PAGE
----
Yenko "Super Stinger" Corvair
Posted 20 June 2012 - 06:01 PM
My "Super Stinger" phantom is my take on what I think Don Yenko would have done had he decided to go road racing in a major way instead of concentrating his efforts on the dragstrip starting in 1967. (He did produce a further 10 Stingers in 1967, and a single example for Goodyear for tire testing purposes in 1969). I built it to conform, as closely as possible, to the F.I.A. rules for Endurance racing as they were in 1967. The tires fit entirely inside the fenders. There is a 5-point rollbar that comes up to at least the height of the top of the driver's seat, and there is a passenger seat. There is a fire extinguisher within reach of the driver. I modified the AMT 1969 Corvair Monza coupe kit by cutting the chassis plate to accept the flat-12 engine I built for it by mating a pair of kit Corvair sixes. The cooling fans, one over each bank of six cylinders, are driven by a shaft on a spur gear at the center of the crankcase. It gets it's fuel from a set of 12 single-barrel Weber carbs. Thak a look at the wheels and tires on the model: They're the stock pieces from the Monogram 1:24 "High Performance Series" 1987 Pontiac Trans Am GTA kit! (If you happen to have any of those tires and wheels just sitting around, let me know - I WANT MORE OF THEM!) I shaved the lips from the wheel wells for aerodynamic purposes. I made the front air dam by cutting down the custom nosepiece from the Corvair kit, but the rear wing was scratchbuilt, as is the fire extinguisher. The shifter is a straight pin. The seats are the rqacing buckets from the Corvair kit, but the passenger-side seat is cut down some to keep the backrest down out of the air stream as much as possible.
That very yelloewd "white" paint gives you an idea just how old this model is! I love the look of those wheels on this model!
White with blue stripes were the official American racing colors, as dictated by the FIA. When sponsorship became such a huge deal right around that time, the traditional national colors went by the boards.
I kept as much of the Corvair's character alive in the Sports Prototype version as I could, keeping the standard taillight area intact, for instance, and running the lower body character line back through where the original rear wheelwells were.
Sorry it's so dusty in there! It's hard to keep an open-bodied model clean on an open shelf! Anyhow, the fire extinguisher is entirely scratchbuilt, and I added several gauges to the instrument panel.
A flat-12, several years before Porsche had one!
Underneath, I probably should have done more with the exhaust headers than just letting them dump the spent gases under the car!
Posted 20 June 2012 - 06:54 PM
Edited by Bartster, 20 June 2012 - 06:55 PM.
Posted 20 June 2012 - 07:05 PM
Posted 20 June 2012 - 07:28 PM
Posted 20 June 2012 - 08:08 PM
Posted 21 June 2012 - 01:45 AM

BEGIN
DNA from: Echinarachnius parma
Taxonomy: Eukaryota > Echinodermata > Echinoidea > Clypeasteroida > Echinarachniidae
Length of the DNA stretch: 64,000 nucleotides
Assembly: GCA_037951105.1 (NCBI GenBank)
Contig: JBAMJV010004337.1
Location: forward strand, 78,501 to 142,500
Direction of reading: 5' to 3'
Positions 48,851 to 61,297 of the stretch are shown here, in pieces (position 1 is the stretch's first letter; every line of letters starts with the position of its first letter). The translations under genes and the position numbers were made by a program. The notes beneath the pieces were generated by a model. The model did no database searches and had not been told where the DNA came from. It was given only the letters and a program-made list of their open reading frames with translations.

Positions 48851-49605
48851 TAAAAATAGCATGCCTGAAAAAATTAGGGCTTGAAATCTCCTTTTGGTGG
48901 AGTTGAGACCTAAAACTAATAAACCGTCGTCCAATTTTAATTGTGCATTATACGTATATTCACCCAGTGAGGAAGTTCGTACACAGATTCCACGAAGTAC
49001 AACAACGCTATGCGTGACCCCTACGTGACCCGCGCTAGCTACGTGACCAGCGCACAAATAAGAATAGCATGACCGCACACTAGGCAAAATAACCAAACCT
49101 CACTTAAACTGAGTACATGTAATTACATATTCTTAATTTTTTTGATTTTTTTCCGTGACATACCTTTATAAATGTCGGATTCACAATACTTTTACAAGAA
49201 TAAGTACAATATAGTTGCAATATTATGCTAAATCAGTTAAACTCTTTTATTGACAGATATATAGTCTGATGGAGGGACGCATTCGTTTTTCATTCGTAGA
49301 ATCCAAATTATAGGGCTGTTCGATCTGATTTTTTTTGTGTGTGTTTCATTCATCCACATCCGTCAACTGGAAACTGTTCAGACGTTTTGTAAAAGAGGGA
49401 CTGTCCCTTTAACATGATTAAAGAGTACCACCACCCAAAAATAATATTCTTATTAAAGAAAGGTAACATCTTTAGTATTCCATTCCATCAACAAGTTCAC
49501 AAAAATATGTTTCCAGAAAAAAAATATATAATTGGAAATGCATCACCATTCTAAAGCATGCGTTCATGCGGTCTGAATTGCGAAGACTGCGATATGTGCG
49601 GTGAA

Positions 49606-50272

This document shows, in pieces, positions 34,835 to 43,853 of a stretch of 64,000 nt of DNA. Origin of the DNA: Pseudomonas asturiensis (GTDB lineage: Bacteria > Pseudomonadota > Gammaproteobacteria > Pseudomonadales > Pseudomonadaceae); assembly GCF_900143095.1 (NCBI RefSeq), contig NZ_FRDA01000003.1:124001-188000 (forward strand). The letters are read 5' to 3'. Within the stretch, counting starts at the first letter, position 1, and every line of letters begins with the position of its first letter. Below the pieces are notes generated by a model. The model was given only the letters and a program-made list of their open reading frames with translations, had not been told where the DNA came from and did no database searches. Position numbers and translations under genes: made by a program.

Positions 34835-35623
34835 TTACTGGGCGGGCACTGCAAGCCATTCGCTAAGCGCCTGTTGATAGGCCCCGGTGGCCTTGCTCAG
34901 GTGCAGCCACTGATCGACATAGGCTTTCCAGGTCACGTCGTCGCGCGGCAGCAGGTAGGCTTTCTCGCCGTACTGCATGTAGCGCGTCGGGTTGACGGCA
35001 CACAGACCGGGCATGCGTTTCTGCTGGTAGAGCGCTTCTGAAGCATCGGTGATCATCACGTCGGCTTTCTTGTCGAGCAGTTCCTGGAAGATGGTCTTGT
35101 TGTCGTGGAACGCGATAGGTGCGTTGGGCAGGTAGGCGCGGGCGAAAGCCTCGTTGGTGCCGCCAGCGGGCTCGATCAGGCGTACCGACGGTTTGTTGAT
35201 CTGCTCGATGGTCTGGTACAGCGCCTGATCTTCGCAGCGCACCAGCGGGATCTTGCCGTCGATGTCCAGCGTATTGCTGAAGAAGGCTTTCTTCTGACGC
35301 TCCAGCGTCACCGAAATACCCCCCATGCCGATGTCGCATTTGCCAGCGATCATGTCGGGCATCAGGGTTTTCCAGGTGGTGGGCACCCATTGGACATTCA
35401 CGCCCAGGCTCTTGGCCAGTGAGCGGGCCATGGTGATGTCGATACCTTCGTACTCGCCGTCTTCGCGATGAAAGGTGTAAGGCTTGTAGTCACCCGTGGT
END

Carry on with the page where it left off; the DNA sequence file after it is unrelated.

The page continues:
I think Don would approve !
Posted 21 June 2012 - 02:03 AM
Posted 21 June 2012 - 05:17 AM
Posted 21 June 2012 - 05:02 PM
It's really great to see this model, and thanks for putting it up.
Posted 21 June 2012 - 08:27 PM
And William, I have a mid-engine, Corvette Z06-powered Corvair model in the works for the "Gumball Rally" CBP. If anything, the bodywork will be even wilder than it is on this one. I've already widened the fenders about 4" scale in back and 3" in front, and the front trunk lid has a big hole in it (Ford GT40 style) to let out the cooling air from the front-mounted radiator.
Posted 22 June 2012 - 07:59 AM
Posted 22 June 2012 - 02:00 PM
I have a mid-engine, Corvette Z06-powered Corvair model in the works for the "Gumball Rally" CBP.
Really looking forward to seeing that. ZO6 and Corvair probably have never even been in the same sentence before. I'll be watching for it.
Posted 24 June 2012 - 08:24 PM
William, there are still plenty of Corvairs out there if you ever want to get back into the hobby.
Mike, I always do my best to inform other hobbyists about the background of my builds. If I inspired you to look further into the Yenko Stingers, I feel I've done my job. If I've inspired you to build a model of a Corvair, I'll be thrilled. And if I've inspired you to actually consider getting a 1:1 Corvair of your own, well, I will feel satisfied down to the soles of my feet! They're great little cars, even in stock form. They adapt well to modification and parts are readily available from a number of sources. Maybe not as plentiful as Camaro or Mustang parts, but easy enough to find. And due to their undeserved bad reputation, they're among the least expensive collector cars out there... but they're getting more expensive every day! From what I've seen, they seem to be appreciating at a faster rate than many seemingly more popular cars. Those cars already had their appreciation phase; Now it's the Corvair's turn.
Posted 24 June 2012 - 09:06 PM
Posted 25 June 2012 - 09:05 PM
Another popuilar conversion was made by Kelmark, more famous for their VW parts and "Kit Cars". Theirs was called a "Corv-8" (which has come to be used in the Corvair club as a generic term for ANY mid-engine V-8 conversion). It differed from the Crown kit in that the transaxle was turned around and the engine bolted up to the "engine end". That moved the engine much further back in the body. I understand balance is slightly better in the Crown cars than in the Kelmark for handling purposes due to weight distribution, but the Kelmark is better for straight-line work.
As far as I know, neither company is still around, but I could be wrong on this. Clark's Corvair Parts in Massachusetts offers many of the parts from the Crown conversion in their catalog, including the subframe. If you still have that Crown kit and it's getting in your way, you could give it to me... I know I could put it to good use some time in the future, even if it meant modifying the interior so that I could sit farther forward...